“Brand health today is price-premium potential tomorrow,” said the executive, who worked at Coca-Cola Co. and Procter & Gamble Co. prior to joining AB InBev in 2007.
AB InBev trails Heineken in terms of price per hectoliter of beer sold with the Belgian brewer generating about $92 per hectolitre this year, compared with 123 euros ($164) per hectolitre sold at Heineken, according to the analyst survey.
“In the past AB InBev may have been more concerned with volume share than value share in markets,” said Evolution Securities Ltd. analyst Andrew Holland, who has a “buy” rating on the shares. “Big, dominant positions, like they have in Brazil, will make it easier to get prices up.”
The company’s sales growth will be amplified when it begins to sell Budweiser into Latin American markets and sells more Stella Artois and Beck’s in the U.S. through Anheuser distributors. The brewer is evaluating which markets are the most suitable for Budweiser, though is in “no hurry,” Chief Financial Officer Felipe Dutra has said.
In Brazil, AB InBev called on Madonna and Scherzinger to help promote its brands when its main rival in the country got Paris Hilton to simulate a striptease on TV.
The singers joined local celebrities in the Brahma Box during last month’s five-day Rio Carnival as Primo Schincariol Industria de Cervejas e Refrigerantes SA aired commercials with Hilton fondling a can of Devassa at the window of her apartment.
While the sales impact of new campaigns in Brazil was immediate, a return on the sudden increase in spending in more depressed markets or on previously neglected brands will take longer, said Matrix’s Jordan.
“If the brands were in poor health, it will take some time, perhaps even a few years, of heavy advertising for them to catch up with competing brands,” Jordan said.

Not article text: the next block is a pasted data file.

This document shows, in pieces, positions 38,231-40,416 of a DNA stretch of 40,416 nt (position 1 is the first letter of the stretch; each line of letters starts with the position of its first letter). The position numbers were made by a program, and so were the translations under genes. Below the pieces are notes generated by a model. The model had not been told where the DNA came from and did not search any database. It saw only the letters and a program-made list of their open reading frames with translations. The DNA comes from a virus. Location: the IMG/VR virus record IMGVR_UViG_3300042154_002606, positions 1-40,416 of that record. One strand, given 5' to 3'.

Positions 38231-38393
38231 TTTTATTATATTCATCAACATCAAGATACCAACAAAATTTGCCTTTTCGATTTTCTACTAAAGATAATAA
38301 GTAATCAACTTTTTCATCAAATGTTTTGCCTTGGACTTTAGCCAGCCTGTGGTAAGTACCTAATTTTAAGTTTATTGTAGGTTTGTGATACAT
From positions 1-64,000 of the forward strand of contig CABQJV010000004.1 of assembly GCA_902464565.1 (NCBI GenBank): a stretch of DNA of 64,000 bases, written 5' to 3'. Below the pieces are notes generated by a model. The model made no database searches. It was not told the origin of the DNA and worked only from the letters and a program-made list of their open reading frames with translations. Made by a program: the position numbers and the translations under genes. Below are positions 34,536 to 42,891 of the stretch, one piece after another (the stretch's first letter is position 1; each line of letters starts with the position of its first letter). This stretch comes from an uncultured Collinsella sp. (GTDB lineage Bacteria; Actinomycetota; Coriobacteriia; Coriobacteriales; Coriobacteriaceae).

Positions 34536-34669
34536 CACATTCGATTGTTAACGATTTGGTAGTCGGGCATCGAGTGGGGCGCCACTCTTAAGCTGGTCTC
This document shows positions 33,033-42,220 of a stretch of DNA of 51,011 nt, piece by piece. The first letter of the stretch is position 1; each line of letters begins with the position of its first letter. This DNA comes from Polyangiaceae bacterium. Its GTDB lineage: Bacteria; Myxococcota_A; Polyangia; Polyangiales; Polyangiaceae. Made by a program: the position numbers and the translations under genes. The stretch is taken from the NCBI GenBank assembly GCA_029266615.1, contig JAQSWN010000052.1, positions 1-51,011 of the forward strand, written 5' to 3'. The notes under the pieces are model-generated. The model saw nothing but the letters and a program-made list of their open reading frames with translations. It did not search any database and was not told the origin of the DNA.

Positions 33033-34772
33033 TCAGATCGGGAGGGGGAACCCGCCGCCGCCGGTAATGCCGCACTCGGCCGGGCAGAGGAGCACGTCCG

In the U.K., outspending every other lager brand last year has already paid off for AB InBev: billboards designed by James Bond poster artist Robert McGinnis spurred market share gains for Stella Artois, reversing five years of retreating share in the 18 billion-pound ($27 billion) market.
SABMiller has cut sales and marketing expenditure in Latin America from around 11 percent of sales in the prior two years, when it invested in revamping the Bavaria brand in Colombia, to between 7 percent and 8 percent.
Most Valuable Brands
“Our approach is primarily about optimizing return on marketing investment,” said SABMiller’s brand communications director Charlie Hiscocks. “Expensive marketing does not necessarily equal effective marketing,” he said, also noting that the cost of advertising has fallen.
Heineken’s marketing spend was 11.3 percent of sales last year, down from 11.7 percent in 2008. “We haven’t launched many new propositions,” said spokeswoman Veronique Schyns.
AB InBev now controls the world’s most valuable beer brands in Budweiser and Bud Light, which explains the shift in its attitude towards marketing, according to Royal Bank of Scotland Group Plc analyst Jonathan Cook.
“InBev recognize that the branding side wasn’t necessarily their utmost priority, and they’ve got such an opportunity with Budweiser that that had to change,” said Cook, an analyst at in London with a “hold” rating on the shares. “They are showing they’re much more than just an acquisition machine.”